“Why only us?” - Hong Kong bar owners doubt government-mandated shutdown, crying for more help
Bars and restaurant owners welcomed the second round of Anti-Epidemic Fund worth HK$137.5 billion. At the same time, they cast doubts on the effectiveness of the mandatory closure of drinking venues for two weeks starting at 6 pm on April 3, which has been extended to May 7, as a measure to contain the spread of coronavirus.
Hong Kong lawmakers have approved the bailout fund in April as an extension of an HK$30 billion Anti-Epidemic Fund announced in February and on top of the HK$120 billion relief package unveiled in the 2020/21 Budget. The government hopes these measures could facilitate the city’s economic recovery and help businesses to stay afloat.
“Better to apply border shutdowns at the beginning of the outbreak”- Chan Yiu-keung
The relief packages would be timely rain to many in the food and beverage sector while the bar industry accused officials of singling it out by ordering bars and pubs to close temporary to combat a surge of coronavirus infections that was fuelled mainly by imported cases.
“Why only us? I don’t think alcohol ban will work,” said Chan Yiu-keung, a bar owner aged 39. Mr Chan said, “It’s better to apply border shutdowns at the beginning of the outbreak.”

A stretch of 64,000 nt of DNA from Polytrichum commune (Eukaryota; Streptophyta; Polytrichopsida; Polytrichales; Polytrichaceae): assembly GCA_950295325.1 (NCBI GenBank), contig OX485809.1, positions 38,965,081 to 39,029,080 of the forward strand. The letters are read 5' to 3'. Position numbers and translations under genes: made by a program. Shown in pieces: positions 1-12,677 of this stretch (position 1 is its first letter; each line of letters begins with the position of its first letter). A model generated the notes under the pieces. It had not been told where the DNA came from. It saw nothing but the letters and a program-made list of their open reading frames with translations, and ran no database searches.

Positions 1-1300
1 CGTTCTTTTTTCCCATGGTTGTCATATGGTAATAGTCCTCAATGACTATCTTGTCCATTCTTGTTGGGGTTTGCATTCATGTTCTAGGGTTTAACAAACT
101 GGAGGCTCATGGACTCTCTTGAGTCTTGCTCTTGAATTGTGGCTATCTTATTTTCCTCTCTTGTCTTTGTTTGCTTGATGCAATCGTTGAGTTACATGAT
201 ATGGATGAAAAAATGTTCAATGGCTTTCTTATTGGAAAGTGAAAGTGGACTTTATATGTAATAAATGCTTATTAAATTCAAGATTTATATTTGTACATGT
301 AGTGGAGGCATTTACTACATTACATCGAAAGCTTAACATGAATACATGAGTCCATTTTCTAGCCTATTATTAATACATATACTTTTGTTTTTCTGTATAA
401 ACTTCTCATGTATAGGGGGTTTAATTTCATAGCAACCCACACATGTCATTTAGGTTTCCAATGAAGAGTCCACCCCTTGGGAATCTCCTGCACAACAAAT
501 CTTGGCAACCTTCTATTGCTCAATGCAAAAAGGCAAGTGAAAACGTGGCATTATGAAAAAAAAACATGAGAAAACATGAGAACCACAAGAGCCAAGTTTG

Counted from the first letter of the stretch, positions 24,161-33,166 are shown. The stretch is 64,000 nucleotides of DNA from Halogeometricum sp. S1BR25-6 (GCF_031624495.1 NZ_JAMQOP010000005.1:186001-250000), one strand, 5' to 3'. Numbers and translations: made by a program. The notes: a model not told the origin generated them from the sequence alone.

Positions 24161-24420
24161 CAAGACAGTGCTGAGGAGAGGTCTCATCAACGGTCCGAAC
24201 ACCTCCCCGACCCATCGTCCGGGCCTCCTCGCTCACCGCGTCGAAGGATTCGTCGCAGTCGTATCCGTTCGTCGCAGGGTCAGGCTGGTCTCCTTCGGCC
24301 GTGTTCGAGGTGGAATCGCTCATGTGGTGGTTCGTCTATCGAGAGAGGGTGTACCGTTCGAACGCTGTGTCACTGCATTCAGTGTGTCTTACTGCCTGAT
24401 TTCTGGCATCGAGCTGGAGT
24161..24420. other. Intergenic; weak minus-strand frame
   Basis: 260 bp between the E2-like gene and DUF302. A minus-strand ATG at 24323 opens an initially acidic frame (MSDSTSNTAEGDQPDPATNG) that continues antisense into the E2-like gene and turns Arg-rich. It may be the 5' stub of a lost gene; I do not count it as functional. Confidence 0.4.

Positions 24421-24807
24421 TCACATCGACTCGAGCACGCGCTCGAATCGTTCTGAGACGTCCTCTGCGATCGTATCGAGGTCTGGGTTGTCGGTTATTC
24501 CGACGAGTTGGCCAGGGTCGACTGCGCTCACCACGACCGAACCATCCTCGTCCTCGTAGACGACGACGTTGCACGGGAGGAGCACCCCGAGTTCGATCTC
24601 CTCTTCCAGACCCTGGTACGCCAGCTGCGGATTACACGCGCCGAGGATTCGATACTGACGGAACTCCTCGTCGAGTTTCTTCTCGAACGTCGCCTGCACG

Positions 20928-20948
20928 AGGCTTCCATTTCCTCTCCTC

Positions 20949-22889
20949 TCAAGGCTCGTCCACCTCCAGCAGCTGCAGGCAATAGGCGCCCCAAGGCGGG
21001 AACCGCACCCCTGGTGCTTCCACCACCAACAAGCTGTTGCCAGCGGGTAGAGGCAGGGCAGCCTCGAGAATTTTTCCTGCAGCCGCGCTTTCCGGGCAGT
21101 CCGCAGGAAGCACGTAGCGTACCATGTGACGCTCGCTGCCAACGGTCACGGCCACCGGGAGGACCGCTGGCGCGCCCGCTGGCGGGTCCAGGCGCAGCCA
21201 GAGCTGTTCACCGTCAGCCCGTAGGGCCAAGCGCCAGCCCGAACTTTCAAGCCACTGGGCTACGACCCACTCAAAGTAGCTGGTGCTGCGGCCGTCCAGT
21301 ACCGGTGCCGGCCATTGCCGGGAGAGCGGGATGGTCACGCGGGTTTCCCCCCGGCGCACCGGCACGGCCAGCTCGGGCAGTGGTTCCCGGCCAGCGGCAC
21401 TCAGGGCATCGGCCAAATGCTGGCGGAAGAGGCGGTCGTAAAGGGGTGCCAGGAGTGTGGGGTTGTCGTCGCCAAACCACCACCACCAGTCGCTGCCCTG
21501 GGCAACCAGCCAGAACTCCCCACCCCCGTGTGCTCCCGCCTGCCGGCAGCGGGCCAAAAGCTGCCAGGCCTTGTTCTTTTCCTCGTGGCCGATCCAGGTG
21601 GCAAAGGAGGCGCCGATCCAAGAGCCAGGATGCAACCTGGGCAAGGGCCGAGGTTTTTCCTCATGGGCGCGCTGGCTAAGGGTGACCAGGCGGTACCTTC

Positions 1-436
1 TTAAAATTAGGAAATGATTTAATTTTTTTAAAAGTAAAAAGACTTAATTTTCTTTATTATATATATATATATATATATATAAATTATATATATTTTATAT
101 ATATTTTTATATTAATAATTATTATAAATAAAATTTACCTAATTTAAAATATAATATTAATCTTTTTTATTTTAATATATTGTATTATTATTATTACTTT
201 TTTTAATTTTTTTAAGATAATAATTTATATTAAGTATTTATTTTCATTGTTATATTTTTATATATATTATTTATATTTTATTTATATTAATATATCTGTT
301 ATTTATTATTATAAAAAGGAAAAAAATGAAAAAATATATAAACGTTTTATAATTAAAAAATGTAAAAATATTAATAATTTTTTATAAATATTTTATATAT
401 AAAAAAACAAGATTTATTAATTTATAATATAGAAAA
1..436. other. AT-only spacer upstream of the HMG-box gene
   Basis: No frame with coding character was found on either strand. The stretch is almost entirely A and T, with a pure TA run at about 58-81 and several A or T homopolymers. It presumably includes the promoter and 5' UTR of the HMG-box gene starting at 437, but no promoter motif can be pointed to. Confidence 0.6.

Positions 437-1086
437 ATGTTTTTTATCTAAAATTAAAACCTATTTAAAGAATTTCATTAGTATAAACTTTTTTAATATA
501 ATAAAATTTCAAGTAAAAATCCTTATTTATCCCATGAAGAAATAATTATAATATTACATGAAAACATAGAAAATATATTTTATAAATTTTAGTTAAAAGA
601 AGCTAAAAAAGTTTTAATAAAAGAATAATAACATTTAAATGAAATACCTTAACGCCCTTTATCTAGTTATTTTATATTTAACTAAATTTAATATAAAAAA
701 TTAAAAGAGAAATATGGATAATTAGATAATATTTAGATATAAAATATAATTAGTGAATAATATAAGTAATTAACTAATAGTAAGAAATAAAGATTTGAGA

However, Secretary for Food and Health Sophia Chan Siu-chee said in a press conference that the shutdown was needed given that 69 local Covid-19 cases involved visits to bars or pubs. The number of confirmed cases linked to bars, or the so-called nightlife cluster of infections, later rose to 103.
The two-week closure was later extended for another two weeks until May 7.
Mr Chan also accused the government of delivering confusing messages. “Although my business’ profit mainly comes from alcoholic beverages, my bar also sells food,” he said. “So, if I stop selling alcoholic beverages, does it mean that I don’t have to shut down my business? There are no clear explanations.”
The ban is not only affecting bars and pubs but also hits restaurants that owned liquor licences.
Lee Cheuk-wing, 36, owner of a Japanese restaurant, also had reservations about the closure arrangement. “Mrs Lam (The Chief Executive) has already implemented social distancing rules, and I don’t think the new closure measurement will help a lot.”
Before the ban on drinking venues, the government had ordered strict measures to enforce social distancing. Restaurants are required to ensure a distance of at least 1.5 meters between tables; limit the number of diners at each table to four; serve only 50 per cent of normal seating capacity; check customers’ temperature and provide hand sanitizer.
Ms Lee also said the alcohol ban had further threatened her business. “We are still open but not selling alcoholic beverages now. Originally, alcohol beverages contributed around 30 per cent to my business.”
Bars and eateries benefit from the government’s relief packages